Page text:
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The Bristol Knee Clinic

The Bristol Orthopaedic Clinic

• The Glen Spire Hospital, Bristol
• St Mary's Hospital, Bristol
• St Joseph's Hospital, Newport
• The Lister Hospital, London

Appointment Bookings:

• Tel: 0117 970 6655


The "Glen" Spire Hospital
Redland Hill
Bristol BS6 6UT

Tel: 0117 980 4080

Bristol Nuffield Hospital at St Mary's
Upper Byron Place
Bristol BS8 1JU

Tel: 0117 970 6655

St Joseph's Hospital
Harding Avenue
Newport NP20 6ZE

Tel: 01633 820300

The Lister Hospital
The Lister Hospital
Chelsea Bridge Rd.

Tel: 01179 706655

Viscosupplementation for osteoarthritis of the knee


Osteoarthritis is the most common form of arthritis in the world, affecting huge numbers of people and is a major cause of disability. As industrialized populations become older and live longer, the effects of osteoarthritis (OA) will become more marked.

New treatments are continually being developed as the understanding of OA moves forward rapidly.


The synovial fluid is the fluid secreted by the lining of the knee and other synovial joints. This fluid provides a useful function in the life of our knees. One of the main constituents of synovial fluid, hyaluronic acid, gives viscosity and elasticity to the fluid, allowing it to improve the way joints functions. In OA this viscosity and elasticity is reduced, and this may contribute to the abnormal functioning of the joint.

Viscosupplementation has been developed to replenish the hyaluronic acid part of the synovial fluid. This has shown some promise in improving the pain and abnormal function of osteoarthritic knees. Experiments have shown that adding hyaluronic acid to the cells in human synovial membrane stimulates them to produce hyaluronic acid themselves. Hyaluronic acid as a lubricant and shock absorber in the synovial fluid. It is not toxic when injected, has few side effects and has a rapid onset of action.

The concentration and molecular weight of hyaluronic acid in osteoarthritic joint fluid is reduced. Normal viscosity of the synovial fluid is vital to joint lubrication and is thought to have protective effects on the joint cartilage.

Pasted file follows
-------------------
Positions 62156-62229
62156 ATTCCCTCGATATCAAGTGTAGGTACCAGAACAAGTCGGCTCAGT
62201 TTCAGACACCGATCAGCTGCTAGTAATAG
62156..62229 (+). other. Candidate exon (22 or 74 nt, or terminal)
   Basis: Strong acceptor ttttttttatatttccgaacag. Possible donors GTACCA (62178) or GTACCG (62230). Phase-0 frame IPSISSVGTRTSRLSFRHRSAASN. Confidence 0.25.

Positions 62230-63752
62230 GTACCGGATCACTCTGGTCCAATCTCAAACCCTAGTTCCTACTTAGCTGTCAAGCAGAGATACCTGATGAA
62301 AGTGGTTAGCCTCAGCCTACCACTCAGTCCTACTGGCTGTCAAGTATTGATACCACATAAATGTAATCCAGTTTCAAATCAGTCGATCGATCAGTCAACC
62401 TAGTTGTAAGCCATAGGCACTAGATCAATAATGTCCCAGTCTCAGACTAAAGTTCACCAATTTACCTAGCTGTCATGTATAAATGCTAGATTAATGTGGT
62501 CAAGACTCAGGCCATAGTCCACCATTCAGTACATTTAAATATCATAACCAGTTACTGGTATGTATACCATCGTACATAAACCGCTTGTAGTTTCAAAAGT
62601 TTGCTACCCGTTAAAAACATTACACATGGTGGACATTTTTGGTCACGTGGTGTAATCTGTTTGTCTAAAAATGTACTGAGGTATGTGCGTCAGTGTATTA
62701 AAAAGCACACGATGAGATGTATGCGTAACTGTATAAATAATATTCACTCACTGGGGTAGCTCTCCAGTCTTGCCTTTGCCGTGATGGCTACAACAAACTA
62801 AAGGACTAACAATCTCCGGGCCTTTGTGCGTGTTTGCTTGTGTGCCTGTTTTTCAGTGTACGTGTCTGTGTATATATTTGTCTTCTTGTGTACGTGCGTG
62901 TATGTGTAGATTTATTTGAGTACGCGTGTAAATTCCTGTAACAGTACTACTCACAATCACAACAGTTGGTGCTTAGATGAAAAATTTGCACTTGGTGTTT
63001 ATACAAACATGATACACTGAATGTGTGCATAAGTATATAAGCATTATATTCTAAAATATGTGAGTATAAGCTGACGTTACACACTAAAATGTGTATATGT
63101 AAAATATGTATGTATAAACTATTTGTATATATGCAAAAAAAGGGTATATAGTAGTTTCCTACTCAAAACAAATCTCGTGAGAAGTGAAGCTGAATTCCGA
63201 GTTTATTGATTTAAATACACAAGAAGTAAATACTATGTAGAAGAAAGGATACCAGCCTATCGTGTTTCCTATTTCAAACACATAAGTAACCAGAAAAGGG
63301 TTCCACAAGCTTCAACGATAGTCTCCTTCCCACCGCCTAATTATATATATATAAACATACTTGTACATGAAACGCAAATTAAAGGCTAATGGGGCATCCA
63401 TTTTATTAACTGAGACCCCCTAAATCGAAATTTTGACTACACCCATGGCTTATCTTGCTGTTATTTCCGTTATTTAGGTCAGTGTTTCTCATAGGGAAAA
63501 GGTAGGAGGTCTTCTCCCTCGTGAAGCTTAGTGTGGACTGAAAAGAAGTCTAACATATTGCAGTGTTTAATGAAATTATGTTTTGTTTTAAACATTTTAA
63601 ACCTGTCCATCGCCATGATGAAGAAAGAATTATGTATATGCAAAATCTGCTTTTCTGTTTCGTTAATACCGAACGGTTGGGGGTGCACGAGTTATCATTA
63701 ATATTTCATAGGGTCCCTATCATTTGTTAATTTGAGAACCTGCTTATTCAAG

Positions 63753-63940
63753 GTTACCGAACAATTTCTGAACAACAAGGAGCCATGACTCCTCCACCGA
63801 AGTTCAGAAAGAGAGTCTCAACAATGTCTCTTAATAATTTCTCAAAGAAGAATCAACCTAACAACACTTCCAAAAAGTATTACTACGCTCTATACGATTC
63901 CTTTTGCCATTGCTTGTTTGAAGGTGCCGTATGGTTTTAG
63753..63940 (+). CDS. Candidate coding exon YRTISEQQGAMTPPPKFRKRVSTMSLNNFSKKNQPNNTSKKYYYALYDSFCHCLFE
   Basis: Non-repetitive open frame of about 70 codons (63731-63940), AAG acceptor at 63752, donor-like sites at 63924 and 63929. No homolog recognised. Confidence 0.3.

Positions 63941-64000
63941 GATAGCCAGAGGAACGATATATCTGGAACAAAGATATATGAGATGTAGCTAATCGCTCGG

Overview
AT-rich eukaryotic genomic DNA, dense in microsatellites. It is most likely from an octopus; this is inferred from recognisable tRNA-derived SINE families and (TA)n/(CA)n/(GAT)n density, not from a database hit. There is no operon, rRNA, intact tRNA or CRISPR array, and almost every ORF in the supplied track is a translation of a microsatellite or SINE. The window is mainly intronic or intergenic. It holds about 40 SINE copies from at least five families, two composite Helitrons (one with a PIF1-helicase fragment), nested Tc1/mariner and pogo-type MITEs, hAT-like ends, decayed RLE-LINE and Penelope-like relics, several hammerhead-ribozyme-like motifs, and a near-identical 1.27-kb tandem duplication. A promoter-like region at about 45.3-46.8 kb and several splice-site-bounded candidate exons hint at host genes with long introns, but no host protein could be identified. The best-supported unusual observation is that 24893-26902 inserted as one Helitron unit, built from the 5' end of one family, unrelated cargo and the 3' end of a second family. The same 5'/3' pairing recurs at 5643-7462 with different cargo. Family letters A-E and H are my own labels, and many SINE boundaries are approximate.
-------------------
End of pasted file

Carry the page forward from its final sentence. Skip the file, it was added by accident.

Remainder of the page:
The technique involves the injection of 2ml of high concentration hyaluronic acid into the joint. This is usually repeated at weekly intervals for three weeks. This increases the concentration and molecular weight of the hyaluronic acid inside the joint. It also has an analgesic effect on the pain mediators in the synovium. The increased viscosity of the synovial fluid also has the effect of increasing joint lubrication, improve the nutrition of the chondrocyte cells in the articular cartilage, and control swelling of the joint.

Research work

Injection of hyaluran preparations has shown significantly greater pain relief than injection of a placebo; the effect is as good as taking anti-inflammatory medications. There is better pain relief than injection of steroids, and although the effect takes longer to develop it also lasts much longer than a steroid injection. The average time of pain relief is seven months. However 10% of people did not get any real pain relief. There are few complications to its use and these are usually mild and temporary.


OA costs enormous amounts of money and if this treatment reduces or puts off the need for arthroscopic surgery or total knee replacement, there could be a considerable cost saving. This treatment seems to be developing into an important treatment for OA joints.

Useful links

Arthritis Care

Complementary Medicine Association

National Ankylosing Spondylitis Society
Ankylosing Spondylitis is one of the commonest arthritic diseases, especially amongst young men. Although not usually severely disabling, it can have a big effect on a person's life.

National Osteoporosis Society

Arthritis Research Campaign
The ARC is the fourth largest medical charity in the UK and had an annual income of 26m in 2001-2. It funds research into all the different kinds of arthritis and provides information for professionals and the public.

Arthritis Resources - Comprehensive information
A comprehensive site devoted to arthritis and degenerative joint disease.




How to make an appointment

Contact us directly:
Andrea Beaumont An appointment may be booked directly through Mrs Andrea Beaumont, Personal Assistant to Mr David P Johnson, by telephoning (44) 0117 970 6655 or via our
e-mail contact form.

Appointments by referral::
Where a referral is from your GP or physiotherapist a letter will usually be provided including the details of any previous treatment received or other relevant medical details.

Useful information to bring to your appointment:
It is helpful if any previous X-rays or scans which are available are brought to the consultation, and the general practitioner may wish to provide the details of previous treatment received and other medical conditions.

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